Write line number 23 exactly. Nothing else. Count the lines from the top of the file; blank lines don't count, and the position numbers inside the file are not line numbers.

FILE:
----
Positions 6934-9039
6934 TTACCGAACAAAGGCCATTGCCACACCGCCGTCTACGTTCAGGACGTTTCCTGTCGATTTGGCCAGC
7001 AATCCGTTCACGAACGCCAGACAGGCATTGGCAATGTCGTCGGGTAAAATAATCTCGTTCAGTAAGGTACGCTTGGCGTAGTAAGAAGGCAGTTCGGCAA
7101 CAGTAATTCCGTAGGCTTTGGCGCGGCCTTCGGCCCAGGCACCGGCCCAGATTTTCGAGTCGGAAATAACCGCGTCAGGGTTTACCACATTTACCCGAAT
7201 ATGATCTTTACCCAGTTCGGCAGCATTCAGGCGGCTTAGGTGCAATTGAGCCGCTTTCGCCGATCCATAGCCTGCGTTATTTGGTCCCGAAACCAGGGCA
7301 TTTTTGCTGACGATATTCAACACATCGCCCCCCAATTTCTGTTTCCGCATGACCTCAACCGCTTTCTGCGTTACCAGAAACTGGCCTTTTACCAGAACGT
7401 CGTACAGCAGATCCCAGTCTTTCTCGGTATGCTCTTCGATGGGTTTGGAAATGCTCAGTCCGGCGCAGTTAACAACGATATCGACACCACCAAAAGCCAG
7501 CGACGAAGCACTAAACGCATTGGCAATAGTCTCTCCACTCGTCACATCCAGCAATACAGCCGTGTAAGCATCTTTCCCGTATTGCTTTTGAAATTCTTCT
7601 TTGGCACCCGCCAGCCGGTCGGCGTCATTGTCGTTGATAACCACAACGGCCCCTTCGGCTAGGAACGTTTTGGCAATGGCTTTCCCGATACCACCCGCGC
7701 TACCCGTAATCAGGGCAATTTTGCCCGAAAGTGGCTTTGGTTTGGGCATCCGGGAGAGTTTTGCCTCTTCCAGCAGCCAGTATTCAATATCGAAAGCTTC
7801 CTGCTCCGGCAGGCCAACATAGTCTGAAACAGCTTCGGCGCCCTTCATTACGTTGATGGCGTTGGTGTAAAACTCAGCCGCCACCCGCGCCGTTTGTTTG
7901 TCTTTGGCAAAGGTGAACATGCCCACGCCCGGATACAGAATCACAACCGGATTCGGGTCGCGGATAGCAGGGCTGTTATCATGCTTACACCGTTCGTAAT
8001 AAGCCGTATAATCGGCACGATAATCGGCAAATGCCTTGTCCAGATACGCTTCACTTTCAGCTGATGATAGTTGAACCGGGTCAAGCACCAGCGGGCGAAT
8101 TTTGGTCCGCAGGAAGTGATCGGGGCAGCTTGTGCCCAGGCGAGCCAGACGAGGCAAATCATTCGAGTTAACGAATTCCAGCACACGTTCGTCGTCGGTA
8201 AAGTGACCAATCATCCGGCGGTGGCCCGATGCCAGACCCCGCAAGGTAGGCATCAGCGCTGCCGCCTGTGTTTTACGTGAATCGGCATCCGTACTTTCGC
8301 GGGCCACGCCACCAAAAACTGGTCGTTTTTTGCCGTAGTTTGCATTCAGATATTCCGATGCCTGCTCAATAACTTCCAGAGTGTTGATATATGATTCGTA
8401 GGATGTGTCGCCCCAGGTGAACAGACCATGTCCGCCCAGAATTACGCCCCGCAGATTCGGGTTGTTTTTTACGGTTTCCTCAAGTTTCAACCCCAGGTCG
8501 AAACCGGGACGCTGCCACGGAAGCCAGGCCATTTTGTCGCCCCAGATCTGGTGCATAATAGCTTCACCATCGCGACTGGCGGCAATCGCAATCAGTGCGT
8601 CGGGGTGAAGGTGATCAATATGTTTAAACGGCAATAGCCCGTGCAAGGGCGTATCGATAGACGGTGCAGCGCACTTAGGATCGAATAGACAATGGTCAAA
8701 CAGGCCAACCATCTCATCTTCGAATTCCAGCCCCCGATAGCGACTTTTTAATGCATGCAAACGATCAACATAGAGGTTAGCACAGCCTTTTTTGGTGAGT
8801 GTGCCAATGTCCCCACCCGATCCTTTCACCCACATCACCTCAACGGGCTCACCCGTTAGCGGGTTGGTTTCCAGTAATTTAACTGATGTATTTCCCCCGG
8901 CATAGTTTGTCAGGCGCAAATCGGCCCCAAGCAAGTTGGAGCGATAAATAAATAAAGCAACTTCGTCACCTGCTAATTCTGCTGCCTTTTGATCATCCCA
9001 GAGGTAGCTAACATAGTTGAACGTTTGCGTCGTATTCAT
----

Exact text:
9001 GAGGTAGCTAACATAGTTGAACGTTTGCGTCGTATTCAT